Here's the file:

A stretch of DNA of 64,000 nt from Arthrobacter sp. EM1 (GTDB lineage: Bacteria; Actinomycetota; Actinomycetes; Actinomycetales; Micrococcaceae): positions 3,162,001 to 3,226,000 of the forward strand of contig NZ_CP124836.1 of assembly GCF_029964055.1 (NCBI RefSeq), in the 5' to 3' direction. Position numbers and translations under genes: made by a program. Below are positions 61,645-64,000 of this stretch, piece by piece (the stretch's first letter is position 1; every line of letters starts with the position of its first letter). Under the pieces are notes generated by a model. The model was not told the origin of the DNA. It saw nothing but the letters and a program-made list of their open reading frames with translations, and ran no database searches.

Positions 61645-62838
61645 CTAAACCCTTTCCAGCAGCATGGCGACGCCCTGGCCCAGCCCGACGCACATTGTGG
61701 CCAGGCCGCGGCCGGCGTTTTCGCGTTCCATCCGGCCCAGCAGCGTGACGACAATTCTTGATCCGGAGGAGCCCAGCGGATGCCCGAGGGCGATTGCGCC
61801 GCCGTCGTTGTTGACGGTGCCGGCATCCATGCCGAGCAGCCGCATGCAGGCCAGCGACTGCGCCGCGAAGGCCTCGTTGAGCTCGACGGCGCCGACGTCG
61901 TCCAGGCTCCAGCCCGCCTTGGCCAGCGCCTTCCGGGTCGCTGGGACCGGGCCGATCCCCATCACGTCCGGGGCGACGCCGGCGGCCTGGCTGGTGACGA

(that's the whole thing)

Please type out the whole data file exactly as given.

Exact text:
A stretch of DNA of 64,000 nt from Arthrobacter sp. EM1 (GTDB lineage: Bacteria; Actinomycetota; Actinomycetes; Actinomycetales; Micrococcaceae): positions 3,162,001 to 3,226,000 of the forward strand of contig NZ_CP124836.1 of assembly GCF_029964055.1 (NCBI RefSeq), in the 5' to 3' direction. Position numbers and translations under genes: made by a program. Below are positions 61,645-64,000 of this stretch, piece by piece (the stretch's first letter is position 1; every line of letters starts with the position of its first letter). Under the pieces are notes generated by a model. The model was not told the origin of the DNA. It saw nothing but the letters and a program-made list of their open reading frames with translations, and ran no database searches.

Positions 61645-62838
61645 CTAAACCCTTTCCAGCAGCATGGCGACGCCCTGGCCCAGCCCGACGCACATTGTGG
61701 CCAGGCCGCGGCCGGCGTTTTCGCGTTCCATCCGGCCCAGCAGCGTGACGACAATTCTTGATCCGGAGGAGCCCAGCGGATGCCCGAGGGCGATTGCGCC
61801 GCCGTCGTTGTTGACGGTGCCGGCATCCATGCCGAGCAGCCGCATGCAGGCCAGCGACTGCGCCGCGAAGGCCTCGTTGAGCTCGACGGCGCCGACGTCG
61901 TCCAGGCTCCAGCCCGCCTTGGCCAGCGCCTTCCGGGTCGCTGGGACCGGGCCGATCCCCATCACGTCCGGGGCGACGCCGGCGGCCTGGCTGGTGACGA